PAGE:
Last mile logistics: What it is and how you can master it

July 19, 2022 Christina DeBusk

A man in a blue shirt with a delivery box looking at a phone

Last mile logistics is a supply chain management term that refers to the last leg of a product’s physical journey from a warehouse, distribution center, or transportation hub to the end customer (which can be a business or person). It’s common for companies to hire smaller carriers for this final portion of the trip.

For example, while Amazon may use a variety of transportation methods to move its goods from one fulfillment center to another, it often contracts with independent delivery organizations such as USPS, FedEx, and UPS to get these goods from the fulfillment centers into customers’ hands. These smaller carriers are responsible for making the final delivery of the parcel or package.

Although its name literally talks about the last mile, the distance covered in last mile logistics can be 20, 50, or even 100 miles or more. So, this supply chain term isn’t so much about the distance traveled as it is about the very last step in product delivery.

Why last mile delivery is important

One reason that it’s important for companies to think about last mile logistics is customer satisfaction and loyalty. It doesn’t matter how good other portions of your company are—maybe you make the highest-quality or lowest-cost goods—if you can’t get your products to the customers with speed and efficiency, they may take their business to a company that can.

At the same time, paying attention to last mile logistics is critical to your bottom line. An estimated 53% of total shipping costs are a result of last mile delivery. If these costs aren’t scrutinized and minimized when possible, they can rise even higher, eating up more of the company’s profits.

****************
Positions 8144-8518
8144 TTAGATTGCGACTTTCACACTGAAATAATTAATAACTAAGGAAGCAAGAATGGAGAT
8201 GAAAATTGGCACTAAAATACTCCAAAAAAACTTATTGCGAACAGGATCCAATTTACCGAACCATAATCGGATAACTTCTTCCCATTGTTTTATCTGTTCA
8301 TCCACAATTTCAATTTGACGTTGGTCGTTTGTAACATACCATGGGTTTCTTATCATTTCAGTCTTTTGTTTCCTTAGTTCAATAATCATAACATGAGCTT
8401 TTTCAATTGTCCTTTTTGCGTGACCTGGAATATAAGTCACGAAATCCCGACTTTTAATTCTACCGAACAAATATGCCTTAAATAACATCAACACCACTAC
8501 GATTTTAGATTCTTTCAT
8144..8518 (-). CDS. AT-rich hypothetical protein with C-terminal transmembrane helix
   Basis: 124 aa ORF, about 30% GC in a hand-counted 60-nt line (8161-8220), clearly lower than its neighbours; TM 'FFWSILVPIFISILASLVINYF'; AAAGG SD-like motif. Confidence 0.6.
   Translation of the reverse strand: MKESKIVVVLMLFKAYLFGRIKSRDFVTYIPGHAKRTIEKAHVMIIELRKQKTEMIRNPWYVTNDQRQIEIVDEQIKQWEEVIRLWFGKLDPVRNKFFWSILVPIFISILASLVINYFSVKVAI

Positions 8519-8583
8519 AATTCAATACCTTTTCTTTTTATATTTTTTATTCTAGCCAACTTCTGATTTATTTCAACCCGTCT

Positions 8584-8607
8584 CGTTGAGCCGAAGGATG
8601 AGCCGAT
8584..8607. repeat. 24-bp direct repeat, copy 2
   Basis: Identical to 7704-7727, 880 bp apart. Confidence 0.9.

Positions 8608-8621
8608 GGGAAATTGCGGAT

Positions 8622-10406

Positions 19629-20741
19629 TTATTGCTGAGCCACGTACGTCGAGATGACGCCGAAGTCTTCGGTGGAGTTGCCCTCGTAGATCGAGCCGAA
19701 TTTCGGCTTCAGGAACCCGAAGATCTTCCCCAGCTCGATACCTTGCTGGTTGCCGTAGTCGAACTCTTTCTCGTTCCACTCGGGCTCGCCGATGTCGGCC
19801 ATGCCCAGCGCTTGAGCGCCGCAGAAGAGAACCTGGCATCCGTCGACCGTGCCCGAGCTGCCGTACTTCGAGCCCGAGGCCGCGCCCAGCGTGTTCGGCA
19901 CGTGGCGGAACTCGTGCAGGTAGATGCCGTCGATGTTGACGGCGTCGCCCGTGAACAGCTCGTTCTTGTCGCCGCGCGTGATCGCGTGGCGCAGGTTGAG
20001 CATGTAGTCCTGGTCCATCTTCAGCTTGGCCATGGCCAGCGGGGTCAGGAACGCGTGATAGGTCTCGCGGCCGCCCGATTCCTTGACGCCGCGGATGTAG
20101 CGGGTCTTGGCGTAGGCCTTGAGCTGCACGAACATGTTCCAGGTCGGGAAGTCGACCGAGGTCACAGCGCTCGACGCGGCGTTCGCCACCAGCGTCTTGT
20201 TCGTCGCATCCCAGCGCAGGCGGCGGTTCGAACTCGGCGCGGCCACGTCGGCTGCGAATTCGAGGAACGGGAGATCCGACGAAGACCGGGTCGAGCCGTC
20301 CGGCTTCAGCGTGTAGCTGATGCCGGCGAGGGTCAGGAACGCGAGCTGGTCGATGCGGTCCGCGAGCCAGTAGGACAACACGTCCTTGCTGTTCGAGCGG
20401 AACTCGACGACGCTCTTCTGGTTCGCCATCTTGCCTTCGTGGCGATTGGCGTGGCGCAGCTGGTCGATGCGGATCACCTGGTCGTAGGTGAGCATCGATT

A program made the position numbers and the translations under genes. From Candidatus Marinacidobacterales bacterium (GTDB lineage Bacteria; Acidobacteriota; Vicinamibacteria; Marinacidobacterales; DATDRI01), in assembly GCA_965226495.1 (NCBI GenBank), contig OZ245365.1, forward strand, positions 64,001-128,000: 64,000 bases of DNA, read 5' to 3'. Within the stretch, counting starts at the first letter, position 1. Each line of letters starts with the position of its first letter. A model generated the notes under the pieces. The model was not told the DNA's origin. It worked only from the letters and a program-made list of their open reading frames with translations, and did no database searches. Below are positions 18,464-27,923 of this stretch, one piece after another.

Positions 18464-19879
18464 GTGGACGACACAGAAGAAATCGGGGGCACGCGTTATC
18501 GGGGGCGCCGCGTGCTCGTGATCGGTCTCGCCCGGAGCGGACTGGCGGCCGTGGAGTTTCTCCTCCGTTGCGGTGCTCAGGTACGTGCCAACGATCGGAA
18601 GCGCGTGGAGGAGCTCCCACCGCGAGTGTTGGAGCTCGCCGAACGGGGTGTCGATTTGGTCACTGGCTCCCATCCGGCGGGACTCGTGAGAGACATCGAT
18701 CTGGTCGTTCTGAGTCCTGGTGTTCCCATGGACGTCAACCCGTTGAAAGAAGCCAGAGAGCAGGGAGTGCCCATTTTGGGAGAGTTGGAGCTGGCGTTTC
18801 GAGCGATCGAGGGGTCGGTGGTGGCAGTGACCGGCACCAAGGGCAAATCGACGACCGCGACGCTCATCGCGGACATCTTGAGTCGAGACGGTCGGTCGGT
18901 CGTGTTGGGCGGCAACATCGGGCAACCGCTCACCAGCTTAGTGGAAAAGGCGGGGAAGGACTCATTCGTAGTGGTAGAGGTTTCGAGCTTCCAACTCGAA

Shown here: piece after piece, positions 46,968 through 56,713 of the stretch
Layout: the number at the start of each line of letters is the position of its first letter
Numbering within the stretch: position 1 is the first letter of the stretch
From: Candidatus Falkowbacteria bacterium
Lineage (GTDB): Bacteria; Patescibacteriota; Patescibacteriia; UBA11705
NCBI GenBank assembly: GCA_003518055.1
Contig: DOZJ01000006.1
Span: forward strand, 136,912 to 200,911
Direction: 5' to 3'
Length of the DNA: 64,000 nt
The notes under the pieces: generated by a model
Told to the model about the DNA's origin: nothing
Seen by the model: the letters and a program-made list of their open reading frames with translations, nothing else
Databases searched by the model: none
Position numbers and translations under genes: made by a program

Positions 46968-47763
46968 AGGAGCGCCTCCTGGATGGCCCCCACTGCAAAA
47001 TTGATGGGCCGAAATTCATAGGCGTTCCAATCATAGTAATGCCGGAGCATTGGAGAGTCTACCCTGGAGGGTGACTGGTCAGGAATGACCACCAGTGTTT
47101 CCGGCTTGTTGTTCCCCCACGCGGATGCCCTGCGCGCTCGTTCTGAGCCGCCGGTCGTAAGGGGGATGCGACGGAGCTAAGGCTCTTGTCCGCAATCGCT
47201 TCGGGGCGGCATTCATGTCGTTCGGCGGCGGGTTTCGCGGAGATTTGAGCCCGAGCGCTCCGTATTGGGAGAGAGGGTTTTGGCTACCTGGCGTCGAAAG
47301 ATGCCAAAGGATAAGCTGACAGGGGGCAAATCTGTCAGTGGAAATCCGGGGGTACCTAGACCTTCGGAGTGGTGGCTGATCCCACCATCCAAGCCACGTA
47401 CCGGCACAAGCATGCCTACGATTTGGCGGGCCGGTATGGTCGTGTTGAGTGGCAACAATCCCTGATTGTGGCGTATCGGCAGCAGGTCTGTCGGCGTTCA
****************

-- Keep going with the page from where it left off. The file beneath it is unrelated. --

How to master last mile logistics

The use of delivery management software can help companies master last mile logistics. This type of technology can be used to increase transportation efficiency while improving the customer experience. It also provides the opportunity to see where a particular package is every step of the way, making it easier to see if a problem exists or to answer customers’ questions about where their parcel is and when it is expected to arrive. This is helpful when managing both on-demand and scheduled delivery services.

When considering last mile delivery options, companies can look to traditional services such as FedEx and UPS. Another alternative is to partner with independent couriers (self-employed couriers not affiliated with a specific delivery service), paying them to get your packages to the customers by transporting them in their own vehicles.

By hiring independent couriers, your company is provided the benefits of an on-demand delivery service. If your delivery needs are increased during the busy season, you simply hire more couriers. During downtimes, you hire fewer couriers. Yet, the one problem with this approach is that since the drivers don’t work with you directly, they may not adhere to your company’s standards.

One way around this, and a third option for last mile logistics, is to invest in a fleet of trucks and hire your own drivers. The benefit of this approach is that you have increased control over the delivery process. It also helps ensure that your packages are treated with the level of respect and care that you expect.

Finding the right drivers for this final delivery leg is important to upholding your company’s level of customer service. Centerline can help with this by connecting you with delivery drivers who understand the value of an effective delivery process—a process that meets the company’s needs while exceeding customer expectations at the same time.

Contact us today to learn more about our delivery driver solution or to discuss how we can help you make last mile delivery more efficient and more profitable.



About the Author

Christina M. DeBusk creates small business content for a variety of publications, some of which include Businessing Magazine, Compendent, Chiropractic Economics, and more. She is also the author behind the column, "The Successful Solopreneur.

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